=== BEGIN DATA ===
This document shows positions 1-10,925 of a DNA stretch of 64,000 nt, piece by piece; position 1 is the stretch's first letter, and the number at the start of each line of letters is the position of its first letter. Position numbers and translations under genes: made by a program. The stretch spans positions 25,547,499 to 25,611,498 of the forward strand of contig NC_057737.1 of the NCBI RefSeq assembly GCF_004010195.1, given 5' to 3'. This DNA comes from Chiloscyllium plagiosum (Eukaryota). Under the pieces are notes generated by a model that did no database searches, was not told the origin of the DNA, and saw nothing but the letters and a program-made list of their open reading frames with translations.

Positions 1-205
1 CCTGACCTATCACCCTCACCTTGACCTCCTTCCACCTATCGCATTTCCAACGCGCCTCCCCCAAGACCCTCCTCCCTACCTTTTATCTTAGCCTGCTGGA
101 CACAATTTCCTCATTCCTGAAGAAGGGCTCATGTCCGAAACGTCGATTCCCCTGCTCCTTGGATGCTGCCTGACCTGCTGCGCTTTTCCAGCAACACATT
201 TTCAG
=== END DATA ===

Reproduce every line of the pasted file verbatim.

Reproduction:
This document shows positions 1-10,925 of a DNA stretch of 64,000 nt, piece by piece; position 1 is the stretch's first letter, and the number at the start of each line of letters is the position of its first letter. Position numbers and translations under genes: made by a program. The stretch spans positions 25,547,499 to 25,611,498 of the forward strand of contig NC_057737.1 of the NCBI RefSeq assembly GCF_004010195.1, given 5' to 3'. This DNA comes from Chiloscyllium plagiosum (Eukaryota). Under the pieces are notes generated by a model that did no database searches, was not told the origin of the DNA, and saw nothing but the letters and a program-made list of their open reading frames with translations.

Positions 1-205
1 CCTGACCTATCACCCTCACCTTGACCTCCTTCCACCTATCGCATTTCCAACGCGCCTCCCCCAAGACCCTCCTCCCTACCTTTTATCTTAGCCTGCTGGA
101 CACAATTTCCTCATTCCTGAAGAAGGGCTCATGTCCGAAACGTCGATTCCCCTGCTCCTTGGATGCTGCCTGACCTGCTGCGCTTTTCCAGCAACACATT
201 TTCAG